6. The apparatus of claim 5, further comprising a frequency offset compensator for performing frequency offset compensation on each of subcarrier signals of the plurality of subcarriers constituting the time-domain preamble signal to remove interference caused by an adjacent subcarrier signal.
7. The apparatus of claim 6, wherein, for measuring signal strength at each of subcarriers to which no signal is transmitted by the transmission apparatus, the noise strength measurer removes a subcarrier signal over which a signal is transmitted by the transmission apparatus, from the subcarrier of the plurality of subcarriers, and measures the signal strength of the removed subcarrier signal.
8. The apparatus of claim 6, wherein the average signal strength is defined as η=average|Yk|2, where Yk denotes strength of a subcarrier signal over which no signal is transmitted by the transmission apparatus, and k denotes an index of the subcarrier signal.
9. A method for measuring signal strength caused by noise in a reception apparatus of a multi-antenna system supporting Orthogonal Frequency Division Multiplexing (OFDM), the method comprising:
receiving a time-domain preamble signal transmitted over a plurality of subcarriers via each reception antenna by means of an OFDM frame transmitted from a transmission apparatus;
convening the time-domain preamble signal received via the each reception antenna into a frequency-domain preamble signal through Fast Fourier Transform (FFT);
measuring signal strength at each of subcarriers to which no signal is transmitted by the transmission apparatus and calculating an average signal strength based on the measured signal strength, from the each of the the frequency-domain preamble signal; and
determining signal strength caused by noise by calculating an average for the reception apparatus of the multi-antenna system based on the average signal strength calculated for each reception antenna,
wherein the frequency-domain preamble signal has a pattern in which signals are transmitted in the subcarriers disposed at regular intervals in an entire frequency domain according to repetition period and no signal is transmitted in remaining subcarriers.
10. The method of claim 9, further comprising:
performing frequency offset compensation on each of subcarrier signals of the plurality of subcarriers constituting the time-domain preamble signal received via the each individual reception antenna to remove interference caused by an adjacent subcarrier signal.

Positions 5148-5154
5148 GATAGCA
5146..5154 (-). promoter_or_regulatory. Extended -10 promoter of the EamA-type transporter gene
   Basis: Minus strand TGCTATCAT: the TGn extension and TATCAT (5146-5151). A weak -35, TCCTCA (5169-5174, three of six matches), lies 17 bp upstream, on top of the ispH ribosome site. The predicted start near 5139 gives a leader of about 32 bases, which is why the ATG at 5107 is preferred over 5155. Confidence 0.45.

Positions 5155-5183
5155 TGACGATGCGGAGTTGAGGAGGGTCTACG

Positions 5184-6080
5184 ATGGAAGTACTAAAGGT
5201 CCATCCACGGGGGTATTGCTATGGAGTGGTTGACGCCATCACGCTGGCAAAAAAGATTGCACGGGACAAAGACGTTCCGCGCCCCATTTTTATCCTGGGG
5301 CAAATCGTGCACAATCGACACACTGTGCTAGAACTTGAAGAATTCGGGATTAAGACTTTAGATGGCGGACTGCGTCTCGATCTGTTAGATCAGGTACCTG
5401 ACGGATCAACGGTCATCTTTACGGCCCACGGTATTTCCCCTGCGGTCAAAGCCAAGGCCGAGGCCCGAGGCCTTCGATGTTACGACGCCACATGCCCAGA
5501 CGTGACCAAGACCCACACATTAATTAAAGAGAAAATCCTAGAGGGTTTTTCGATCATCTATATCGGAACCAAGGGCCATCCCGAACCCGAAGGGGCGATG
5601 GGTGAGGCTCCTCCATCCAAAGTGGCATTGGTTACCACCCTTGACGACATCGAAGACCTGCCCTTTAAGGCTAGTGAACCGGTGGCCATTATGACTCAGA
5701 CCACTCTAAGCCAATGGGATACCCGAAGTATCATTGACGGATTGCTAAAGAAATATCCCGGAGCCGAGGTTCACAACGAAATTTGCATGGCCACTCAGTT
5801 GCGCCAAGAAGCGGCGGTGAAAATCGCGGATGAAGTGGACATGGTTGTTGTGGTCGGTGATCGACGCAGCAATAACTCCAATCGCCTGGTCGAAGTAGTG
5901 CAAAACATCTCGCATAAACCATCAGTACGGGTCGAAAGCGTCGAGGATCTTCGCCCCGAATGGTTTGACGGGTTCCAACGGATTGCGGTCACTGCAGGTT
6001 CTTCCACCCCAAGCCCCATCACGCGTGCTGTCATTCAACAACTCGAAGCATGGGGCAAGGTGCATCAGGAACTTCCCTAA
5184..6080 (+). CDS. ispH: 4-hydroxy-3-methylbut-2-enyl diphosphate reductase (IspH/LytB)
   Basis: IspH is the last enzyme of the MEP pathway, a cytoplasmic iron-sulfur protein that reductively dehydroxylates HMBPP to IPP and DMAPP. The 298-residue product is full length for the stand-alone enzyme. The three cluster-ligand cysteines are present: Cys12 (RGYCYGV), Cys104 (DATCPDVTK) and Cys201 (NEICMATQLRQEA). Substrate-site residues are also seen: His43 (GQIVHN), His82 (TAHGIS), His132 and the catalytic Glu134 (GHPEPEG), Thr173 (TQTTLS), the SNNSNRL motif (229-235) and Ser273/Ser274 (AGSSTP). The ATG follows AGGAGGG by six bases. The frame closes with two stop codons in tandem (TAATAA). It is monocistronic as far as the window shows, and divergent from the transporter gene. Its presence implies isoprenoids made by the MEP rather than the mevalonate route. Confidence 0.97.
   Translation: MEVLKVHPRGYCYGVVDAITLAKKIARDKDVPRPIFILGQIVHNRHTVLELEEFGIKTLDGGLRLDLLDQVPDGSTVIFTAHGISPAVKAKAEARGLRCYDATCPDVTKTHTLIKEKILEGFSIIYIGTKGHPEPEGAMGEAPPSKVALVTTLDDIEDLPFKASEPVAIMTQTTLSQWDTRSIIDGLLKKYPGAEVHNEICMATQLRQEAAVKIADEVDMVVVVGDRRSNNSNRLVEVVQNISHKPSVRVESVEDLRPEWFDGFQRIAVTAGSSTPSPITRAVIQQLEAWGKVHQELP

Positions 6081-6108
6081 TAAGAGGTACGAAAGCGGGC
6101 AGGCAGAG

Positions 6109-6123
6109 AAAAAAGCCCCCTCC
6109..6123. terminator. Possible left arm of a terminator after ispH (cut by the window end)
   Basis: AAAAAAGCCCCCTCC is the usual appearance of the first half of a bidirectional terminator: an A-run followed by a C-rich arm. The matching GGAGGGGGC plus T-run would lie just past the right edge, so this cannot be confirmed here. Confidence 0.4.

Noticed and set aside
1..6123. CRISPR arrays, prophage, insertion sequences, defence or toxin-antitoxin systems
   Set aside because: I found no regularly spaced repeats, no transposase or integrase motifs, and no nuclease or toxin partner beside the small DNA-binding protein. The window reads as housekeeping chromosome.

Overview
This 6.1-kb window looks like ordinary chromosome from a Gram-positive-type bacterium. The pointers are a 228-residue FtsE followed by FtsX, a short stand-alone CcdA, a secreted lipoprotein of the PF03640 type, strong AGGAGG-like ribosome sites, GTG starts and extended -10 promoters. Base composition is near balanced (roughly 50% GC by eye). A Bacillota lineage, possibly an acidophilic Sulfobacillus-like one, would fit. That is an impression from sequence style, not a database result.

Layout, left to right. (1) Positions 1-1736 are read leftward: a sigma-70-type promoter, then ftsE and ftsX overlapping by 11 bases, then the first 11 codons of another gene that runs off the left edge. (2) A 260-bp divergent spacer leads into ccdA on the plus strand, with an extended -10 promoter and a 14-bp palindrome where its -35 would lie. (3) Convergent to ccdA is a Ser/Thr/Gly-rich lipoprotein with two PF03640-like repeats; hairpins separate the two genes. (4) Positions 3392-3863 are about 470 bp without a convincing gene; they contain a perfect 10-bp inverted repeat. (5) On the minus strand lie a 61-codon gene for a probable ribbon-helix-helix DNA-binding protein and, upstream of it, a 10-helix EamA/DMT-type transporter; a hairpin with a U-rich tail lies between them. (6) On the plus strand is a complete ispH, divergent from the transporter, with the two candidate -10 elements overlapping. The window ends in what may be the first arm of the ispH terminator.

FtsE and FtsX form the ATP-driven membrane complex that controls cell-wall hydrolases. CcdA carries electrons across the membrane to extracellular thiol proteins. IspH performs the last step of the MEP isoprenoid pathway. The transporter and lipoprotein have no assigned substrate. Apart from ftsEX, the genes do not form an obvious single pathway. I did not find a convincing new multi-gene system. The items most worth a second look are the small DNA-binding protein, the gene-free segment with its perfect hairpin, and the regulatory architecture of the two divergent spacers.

11. The method of claim 10, wherein the measuring signal strength at each of to which no signal is transmitted by the transmission apparatus comprises:
removing a subcarrier signal over which a signal is transmitted by the transmission apparatus, from the subcarrier signals of the plurality of subcarriers; and
measuring the signal strength at of the removed subcarrier signal.
12. The method of claim 9, wherein the average signal strength is defined as η=average|Yk|2, where Yk denotes strength of a subcarrier signal over which no signal is transmitted by the transmission apparatus, and k denotes an index of the subcarrier signal.
Description
PRIORITY

This application claims the benefit under 35 U.S.C. 119(a) of a Korean Patent Application filed in the Korean Intellectual Property Office on Sep. 29, 2006 and assigned Serial No. 2006-96531, the disclosure of which is incorporated herein by reference.

BACKGROUND OF THE INVENTION

1. Field of the Invention

The present invention relates generally to an apparatus and method for measuring the strength of the noises in a wireless communication system, and in particular, to an apparatus and method for measuring the strength of the noises in a reception apparatus of a wireless communication system supporting Orthogonal Frequency Division Multiplexing (OFDM).

2. Description of the Related Art

Generally, a transmission signal in the wireless environment, rather than in the wire environment, may suffer from considerable distortion due to various factors such as multipath, attenuation, time-varying noise, interference, etc. A fading phenomenon due to the multipath is closely related to the reflection on geographical structures or the movement of users, and a transmission signal that has experienced a fading channel is received at a reception apparatus after it is considerably distorted. This causes degradation of the entire system performance.